WASHINGTON - The U.S. military has conducted an operation against al-Shabaab, an al Qaeda-linked militant group in Somalia, the Pentagon confirmed Monday.
"U.S. military forces conducted an operation in Somalia today against the al-Shabaab network. We are assessing the results of the operation and will provide additional information as and when appropriate," said Rear Adm. John Kirby, the Pentagon press secretary.
CBS News correspondent David Martin reports that the operation was an air strike and involved no boots on the ground.
The news comes a day after al-Shabaab militants set off a car bomb at a prison and intelligence center in Mogadishu in an attempt to free inmates, then began a gunfight with military forces there. Somali officials said 12 people, including all of the attackers, were killed in the battle.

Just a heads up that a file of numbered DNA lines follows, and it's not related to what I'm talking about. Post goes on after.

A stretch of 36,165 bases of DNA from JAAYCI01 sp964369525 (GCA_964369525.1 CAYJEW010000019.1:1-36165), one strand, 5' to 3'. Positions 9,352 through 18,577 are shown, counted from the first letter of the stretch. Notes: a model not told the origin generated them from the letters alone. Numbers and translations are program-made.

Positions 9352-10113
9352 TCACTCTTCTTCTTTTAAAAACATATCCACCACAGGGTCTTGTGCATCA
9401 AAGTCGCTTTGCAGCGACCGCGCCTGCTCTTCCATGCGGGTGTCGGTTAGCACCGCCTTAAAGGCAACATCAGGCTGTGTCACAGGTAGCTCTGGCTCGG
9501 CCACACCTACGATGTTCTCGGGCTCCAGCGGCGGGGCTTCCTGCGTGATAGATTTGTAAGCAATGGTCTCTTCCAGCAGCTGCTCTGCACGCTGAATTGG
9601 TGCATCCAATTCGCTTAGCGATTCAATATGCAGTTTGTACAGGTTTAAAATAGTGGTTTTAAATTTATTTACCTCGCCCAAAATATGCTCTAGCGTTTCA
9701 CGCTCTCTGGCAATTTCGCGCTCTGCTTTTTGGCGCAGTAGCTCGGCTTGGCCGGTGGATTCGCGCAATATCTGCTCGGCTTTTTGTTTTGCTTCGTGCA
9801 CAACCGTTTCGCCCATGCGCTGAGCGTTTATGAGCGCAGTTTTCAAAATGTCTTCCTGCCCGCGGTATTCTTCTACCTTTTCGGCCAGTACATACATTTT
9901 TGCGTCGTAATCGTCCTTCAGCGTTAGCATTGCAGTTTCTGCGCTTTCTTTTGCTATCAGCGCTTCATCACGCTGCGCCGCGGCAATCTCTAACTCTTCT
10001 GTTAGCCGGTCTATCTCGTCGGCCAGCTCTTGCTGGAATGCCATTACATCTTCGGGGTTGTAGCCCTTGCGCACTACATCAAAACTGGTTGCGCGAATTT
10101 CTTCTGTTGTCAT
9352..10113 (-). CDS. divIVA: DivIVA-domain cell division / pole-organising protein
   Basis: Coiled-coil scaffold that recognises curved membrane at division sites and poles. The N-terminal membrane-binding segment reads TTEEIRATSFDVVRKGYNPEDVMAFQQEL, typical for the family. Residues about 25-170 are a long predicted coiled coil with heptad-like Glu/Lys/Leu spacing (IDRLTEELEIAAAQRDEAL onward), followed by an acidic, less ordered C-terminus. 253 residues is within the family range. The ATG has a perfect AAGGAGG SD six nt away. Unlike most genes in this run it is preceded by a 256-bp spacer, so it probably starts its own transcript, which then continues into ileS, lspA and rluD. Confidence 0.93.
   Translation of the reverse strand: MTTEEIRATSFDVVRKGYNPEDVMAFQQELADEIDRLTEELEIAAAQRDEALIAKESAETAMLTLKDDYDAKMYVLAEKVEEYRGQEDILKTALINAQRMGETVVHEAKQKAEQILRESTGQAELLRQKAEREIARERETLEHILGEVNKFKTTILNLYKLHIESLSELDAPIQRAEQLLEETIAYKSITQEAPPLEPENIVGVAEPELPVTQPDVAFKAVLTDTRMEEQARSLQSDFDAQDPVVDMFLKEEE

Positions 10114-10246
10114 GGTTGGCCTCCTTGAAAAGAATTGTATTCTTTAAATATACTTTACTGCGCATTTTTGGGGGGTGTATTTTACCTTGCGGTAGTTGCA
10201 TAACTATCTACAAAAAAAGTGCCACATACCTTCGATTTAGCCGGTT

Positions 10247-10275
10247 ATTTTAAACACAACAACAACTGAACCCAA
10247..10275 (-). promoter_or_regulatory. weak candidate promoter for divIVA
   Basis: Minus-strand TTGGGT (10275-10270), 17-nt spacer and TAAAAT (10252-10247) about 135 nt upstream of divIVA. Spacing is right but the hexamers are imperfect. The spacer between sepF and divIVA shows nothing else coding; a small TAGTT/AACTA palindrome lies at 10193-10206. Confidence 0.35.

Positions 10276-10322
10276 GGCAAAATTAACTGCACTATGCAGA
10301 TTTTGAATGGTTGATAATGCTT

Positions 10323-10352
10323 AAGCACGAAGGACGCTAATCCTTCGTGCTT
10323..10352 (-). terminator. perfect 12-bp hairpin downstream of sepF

Al-Shabaab militants were responsible for the attack at a Nairobi, Kenya shopping mall in 2013 that killed 68 people and injured 175. They are said to have staged lethal attacks across Somalia, including the capital of Mogadishu.
Al-Shabaab has been designated as a foreign terrorist group by U.S. authorities since 2008. Last month, Somalia's president Hassan Sheikh Mohamud told Reuters that his government had launched a military push called Operation Indian Ocean to flush al-Shabaab out of the country after being significantly weakened in Mogadishu and other areas.